Six Nations awards 2023: Plenty of praise for Ireland and France but not for Wales

Colin Newboult

Following the conclusion of the Six Nations, we take a look back at the Championship and hand out our awards – good and bad – to worthy recipients.

So without further ado, here are our winners and, in some cases, losers.

Best game: Ireland v France

There was plenty of hype leading into this contest and it certainly didn’t disappoint. The first 40 minutes, in particular, was some of the greatest rugby ever played, and the match remained in the balance until the latter stages. Although Ireland gradually took control and eventually ran out 32-19 winners, it was a stunning contest between the best two sides in the world.

Best individual try: Duhan van der Merwe (Scotland) v England

No contest here as the gargantuan wing scorched the Twickenham turf, leaving several Englishmen in his wake as he touched down for a stunning try. It wasn’t just the pace, the strength or the fact that he evaded five would-be tacklers, but his skill to readjust and move the ball into a different hand after stepping Jack van Poortvliet, so that he could fend off Alex Dombrandt, was utterly superb.

Best team try: Thomas Ramos (France) v England

There was some wonderful rugby played by the French throughout the Six Nations, and a few of their scores were in contention, but we’ve settled on their opener against England. It is one thing to put together a great team move against tired legs, but another thing to do it when your opponent is fresh. Their first-minute score, which saw Charles Ollivon, Thibaud Flament and Ethan Dumortier combine to set up Ramos, was absolutely spellbinding.

Best player: Caelan Doris (Ireland)

The tournament where the number eight went from very good international to one of the best in the world. Antoine Dupont ran him close, putting together a series of fine individual efforts despite France’s inconsistent start to the tournament, but Doris was a cut above from the first to the last game. The Leinster man consistently got over the gain line through his power and footwork, and was a talismanic presence during the Championship.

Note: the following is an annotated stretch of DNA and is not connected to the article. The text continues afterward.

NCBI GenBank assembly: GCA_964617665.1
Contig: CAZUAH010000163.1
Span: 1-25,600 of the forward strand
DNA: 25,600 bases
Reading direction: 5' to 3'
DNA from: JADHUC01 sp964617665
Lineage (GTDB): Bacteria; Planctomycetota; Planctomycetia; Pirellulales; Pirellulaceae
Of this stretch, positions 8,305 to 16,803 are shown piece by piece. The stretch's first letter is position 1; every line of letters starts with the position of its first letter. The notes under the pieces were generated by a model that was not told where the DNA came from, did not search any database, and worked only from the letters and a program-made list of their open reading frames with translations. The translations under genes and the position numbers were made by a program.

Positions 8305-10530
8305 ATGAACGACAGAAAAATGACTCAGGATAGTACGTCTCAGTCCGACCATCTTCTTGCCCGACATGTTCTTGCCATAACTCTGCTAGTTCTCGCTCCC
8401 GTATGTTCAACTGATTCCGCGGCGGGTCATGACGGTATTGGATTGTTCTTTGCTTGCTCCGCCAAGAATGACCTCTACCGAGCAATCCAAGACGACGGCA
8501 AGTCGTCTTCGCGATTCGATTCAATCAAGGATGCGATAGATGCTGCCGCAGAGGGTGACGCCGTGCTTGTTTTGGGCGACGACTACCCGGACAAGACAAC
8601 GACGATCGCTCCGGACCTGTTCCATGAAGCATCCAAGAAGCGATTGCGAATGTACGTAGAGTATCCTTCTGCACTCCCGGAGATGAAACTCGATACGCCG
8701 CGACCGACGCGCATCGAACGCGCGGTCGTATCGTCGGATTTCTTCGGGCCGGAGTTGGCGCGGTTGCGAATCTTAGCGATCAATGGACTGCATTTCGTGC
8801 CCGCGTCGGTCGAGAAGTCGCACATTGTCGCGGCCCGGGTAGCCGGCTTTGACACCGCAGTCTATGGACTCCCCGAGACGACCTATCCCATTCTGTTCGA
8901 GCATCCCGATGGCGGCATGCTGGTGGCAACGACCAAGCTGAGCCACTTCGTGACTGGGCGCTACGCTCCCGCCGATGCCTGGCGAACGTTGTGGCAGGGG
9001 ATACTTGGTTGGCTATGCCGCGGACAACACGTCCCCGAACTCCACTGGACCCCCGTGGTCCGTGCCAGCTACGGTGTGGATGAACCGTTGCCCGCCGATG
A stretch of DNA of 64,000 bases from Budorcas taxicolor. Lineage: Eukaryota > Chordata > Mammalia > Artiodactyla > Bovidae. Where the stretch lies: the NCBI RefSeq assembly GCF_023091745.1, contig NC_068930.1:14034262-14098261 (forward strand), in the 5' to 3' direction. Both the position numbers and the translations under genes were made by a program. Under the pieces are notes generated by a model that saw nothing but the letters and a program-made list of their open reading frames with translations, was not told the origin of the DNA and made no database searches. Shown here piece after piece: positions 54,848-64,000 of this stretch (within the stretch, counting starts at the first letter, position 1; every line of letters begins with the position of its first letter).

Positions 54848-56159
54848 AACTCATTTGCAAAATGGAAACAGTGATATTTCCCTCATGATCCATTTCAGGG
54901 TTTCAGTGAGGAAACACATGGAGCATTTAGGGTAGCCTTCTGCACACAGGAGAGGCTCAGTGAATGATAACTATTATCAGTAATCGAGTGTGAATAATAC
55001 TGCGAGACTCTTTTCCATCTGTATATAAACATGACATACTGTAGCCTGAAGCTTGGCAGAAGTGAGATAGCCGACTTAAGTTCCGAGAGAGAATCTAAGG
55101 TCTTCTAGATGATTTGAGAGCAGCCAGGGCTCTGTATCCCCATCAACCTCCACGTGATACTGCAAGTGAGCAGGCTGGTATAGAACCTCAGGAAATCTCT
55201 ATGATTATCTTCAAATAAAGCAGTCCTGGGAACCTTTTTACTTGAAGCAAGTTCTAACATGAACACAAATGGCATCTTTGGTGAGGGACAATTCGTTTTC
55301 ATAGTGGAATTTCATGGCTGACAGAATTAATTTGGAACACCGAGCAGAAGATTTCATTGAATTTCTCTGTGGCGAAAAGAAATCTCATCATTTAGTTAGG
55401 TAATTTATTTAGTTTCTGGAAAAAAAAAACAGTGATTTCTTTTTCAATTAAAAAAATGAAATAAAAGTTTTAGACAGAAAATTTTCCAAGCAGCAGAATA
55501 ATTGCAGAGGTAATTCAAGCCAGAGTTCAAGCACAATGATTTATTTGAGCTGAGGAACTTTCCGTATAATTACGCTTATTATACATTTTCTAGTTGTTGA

Biggest disappointment: Wales

Warren Gatland’s return was supposed to signal a change in fortunes, but the reality was anything but for the Welsh, who were probably worse than they were under Wayne Pivac. Although they didn’t finish bottom – a victory over Italy was their saving grace – they were abysmal in every other match, failing to get close in their defeats to Ireland, Scotland, England and France.

Best moment: Record-breaking Johnny Sexton

The Ireland fly-half equalled the Six Nations points record against Scotland at Murrayfield before heading to Dublin expecting to break it in their finale. It was not a great start from the Irish as England moved 6-0 in front, but the hosts gradually grew into the game and they earned a kickable three-pointer in the 18th minute. Sexton duly bisected the uprights and the Aviva Stadium erupted, giving him a standing ovation. Andy Farrell’s men would then go on to control the second period and effectively sealed the Grand Slam following Dan Sheehan’s brace and Robbie Henshaw’s try. In what is set to be his final Six Nations match, Sexton would then be taken off with seven minutes remaining, where he was given rapturous applause from the supporters. It was a wonderful moment as they got to celebrate a true Ireland legend.

Best newbie: Ethan Dumortier (France)

There were a few impressive Six Nations debutants. Despite making their first Test appearances in the Autumn Nations Series, Lorenzo Cannone (Italy) and Joe Hawkins (Wales) were making their competition bows and did a fine job, while the uncapped Edoardo Iachizzi shone in the second half of the tournament, but Dumortier takes this honour. Filling in for the injured Gabin Villiere, the Lyon star immediately looked at home at this level and will be a difficult man to shift from the left wing spot going into the Rugby World Cup.

Strange selection award: Warren Gatland’s Wales merry-go-round

People continually debate over the make-up of their respective teams’ 23s. No one is ever really happy but, for Welsh fans, this Six Nations must have been an odd experience. From game-to-game, Gatland made mass changes on every occasion, leaving the supporters unsure as to what to think about the squads selected. Either way, it did not work as Wales were hammered in most of their matches.